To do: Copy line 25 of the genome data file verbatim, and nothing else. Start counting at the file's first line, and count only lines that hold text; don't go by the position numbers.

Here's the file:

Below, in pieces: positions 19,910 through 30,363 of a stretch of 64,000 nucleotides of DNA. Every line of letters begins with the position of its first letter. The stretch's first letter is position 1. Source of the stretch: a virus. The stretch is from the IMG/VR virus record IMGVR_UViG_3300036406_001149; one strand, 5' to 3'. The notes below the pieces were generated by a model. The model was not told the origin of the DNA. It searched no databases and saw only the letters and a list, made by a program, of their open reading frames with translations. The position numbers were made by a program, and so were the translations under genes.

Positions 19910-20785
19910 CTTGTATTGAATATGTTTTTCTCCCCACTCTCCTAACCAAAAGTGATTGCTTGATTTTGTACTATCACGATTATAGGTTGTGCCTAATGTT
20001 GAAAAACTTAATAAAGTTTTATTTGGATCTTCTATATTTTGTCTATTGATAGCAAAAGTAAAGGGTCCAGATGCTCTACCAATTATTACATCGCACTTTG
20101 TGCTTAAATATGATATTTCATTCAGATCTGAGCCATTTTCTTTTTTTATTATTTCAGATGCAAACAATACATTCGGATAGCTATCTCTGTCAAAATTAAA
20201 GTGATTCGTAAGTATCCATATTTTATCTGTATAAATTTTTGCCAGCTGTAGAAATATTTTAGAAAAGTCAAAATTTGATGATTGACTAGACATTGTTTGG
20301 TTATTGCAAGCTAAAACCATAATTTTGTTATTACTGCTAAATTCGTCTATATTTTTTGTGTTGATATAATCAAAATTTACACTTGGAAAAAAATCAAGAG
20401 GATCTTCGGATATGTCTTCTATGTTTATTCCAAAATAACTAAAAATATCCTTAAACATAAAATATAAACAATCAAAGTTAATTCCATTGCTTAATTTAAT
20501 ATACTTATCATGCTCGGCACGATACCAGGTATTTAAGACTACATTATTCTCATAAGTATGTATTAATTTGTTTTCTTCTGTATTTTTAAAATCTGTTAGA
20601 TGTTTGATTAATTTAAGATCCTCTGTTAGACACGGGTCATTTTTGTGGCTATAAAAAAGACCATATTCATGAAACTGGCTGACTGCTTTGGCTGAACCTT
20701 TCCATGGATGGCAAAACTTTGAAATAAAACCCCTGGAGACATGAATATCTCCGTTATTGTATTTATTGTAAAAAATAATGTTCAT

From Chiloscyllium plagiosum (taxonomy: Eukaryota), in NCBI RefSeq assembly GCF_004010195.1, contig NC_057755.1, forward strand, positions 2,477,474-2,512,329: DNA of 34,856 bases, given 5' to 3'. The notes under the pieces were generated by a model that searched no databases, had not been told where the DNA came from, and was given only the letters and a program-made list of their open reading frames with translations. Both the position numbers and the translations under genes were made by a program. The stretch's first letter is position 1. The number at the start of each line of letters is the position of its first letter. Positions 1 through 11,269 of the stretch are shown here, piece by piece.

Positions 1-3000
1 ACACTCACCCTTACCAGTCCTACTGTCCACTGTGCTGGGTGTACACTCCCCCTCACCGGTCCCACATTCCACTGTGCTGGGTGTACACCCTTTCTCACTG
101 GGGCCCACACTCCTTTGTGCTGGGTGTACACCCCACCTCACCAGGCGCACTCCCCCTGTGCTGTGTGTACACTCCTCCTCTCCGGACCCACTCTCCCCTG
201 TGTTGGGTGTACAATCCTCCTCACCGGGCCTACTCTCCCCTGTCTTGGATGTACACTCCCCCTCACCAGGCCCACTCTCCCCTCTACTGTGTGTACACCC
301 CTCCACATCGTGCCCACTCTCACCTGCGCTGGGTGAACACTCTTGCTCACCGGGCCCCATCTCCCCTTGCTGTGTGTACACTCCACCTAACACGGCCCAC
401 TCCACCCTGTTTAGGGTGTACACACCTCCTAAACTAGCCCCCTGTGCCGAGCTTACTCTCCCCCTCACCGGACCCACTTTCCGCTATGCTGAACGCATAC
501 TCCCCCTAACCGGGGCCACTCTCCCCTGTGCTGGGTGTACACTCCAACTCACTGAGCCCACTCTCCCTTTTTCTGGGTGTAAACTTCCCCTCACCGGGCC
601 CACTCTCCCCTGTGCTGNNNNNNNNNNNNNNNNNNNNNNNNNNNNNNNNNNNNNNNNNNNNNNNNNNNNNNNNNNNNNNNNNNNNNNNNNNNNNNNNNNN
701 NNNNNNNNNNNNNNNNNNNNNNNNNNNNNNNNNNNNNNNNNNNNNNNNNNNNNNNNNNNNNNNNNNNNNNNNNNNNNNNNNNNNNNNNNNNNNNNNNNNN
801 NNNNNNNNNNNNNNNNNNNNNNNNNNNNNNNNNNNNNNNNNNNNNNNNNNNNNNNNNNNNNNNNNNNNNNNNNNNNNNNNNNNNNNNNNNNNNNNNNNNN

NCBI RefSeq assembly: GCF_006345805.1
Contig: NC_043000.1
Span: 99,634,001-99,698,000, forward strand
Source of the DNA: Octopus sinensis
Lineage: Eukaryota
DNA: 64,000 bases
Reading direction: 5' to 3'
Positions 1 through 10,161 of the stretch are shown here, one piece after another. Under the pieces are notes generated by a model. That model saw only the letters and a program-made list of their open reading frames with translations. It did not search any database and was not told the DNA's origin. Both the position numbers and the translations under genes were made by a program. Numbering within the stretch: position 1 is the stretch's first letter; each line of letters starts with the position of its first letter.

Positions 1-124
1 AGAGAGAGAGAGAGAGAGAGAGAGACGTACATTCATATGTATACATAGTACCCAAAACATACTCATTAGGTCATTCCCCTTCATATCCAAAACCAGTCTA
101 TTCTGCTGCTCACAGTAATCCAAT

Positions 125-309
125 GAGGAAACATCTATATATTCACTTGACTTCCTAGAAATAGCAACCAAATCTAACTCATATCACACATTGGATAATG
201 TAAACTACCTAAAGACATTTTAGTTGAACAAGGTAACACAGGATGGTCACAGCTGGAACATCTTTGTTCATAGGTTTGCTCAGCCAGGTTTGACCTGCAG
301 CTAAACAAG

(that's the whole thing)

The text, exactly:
Span: 99,634,001-99,698,000, forward strand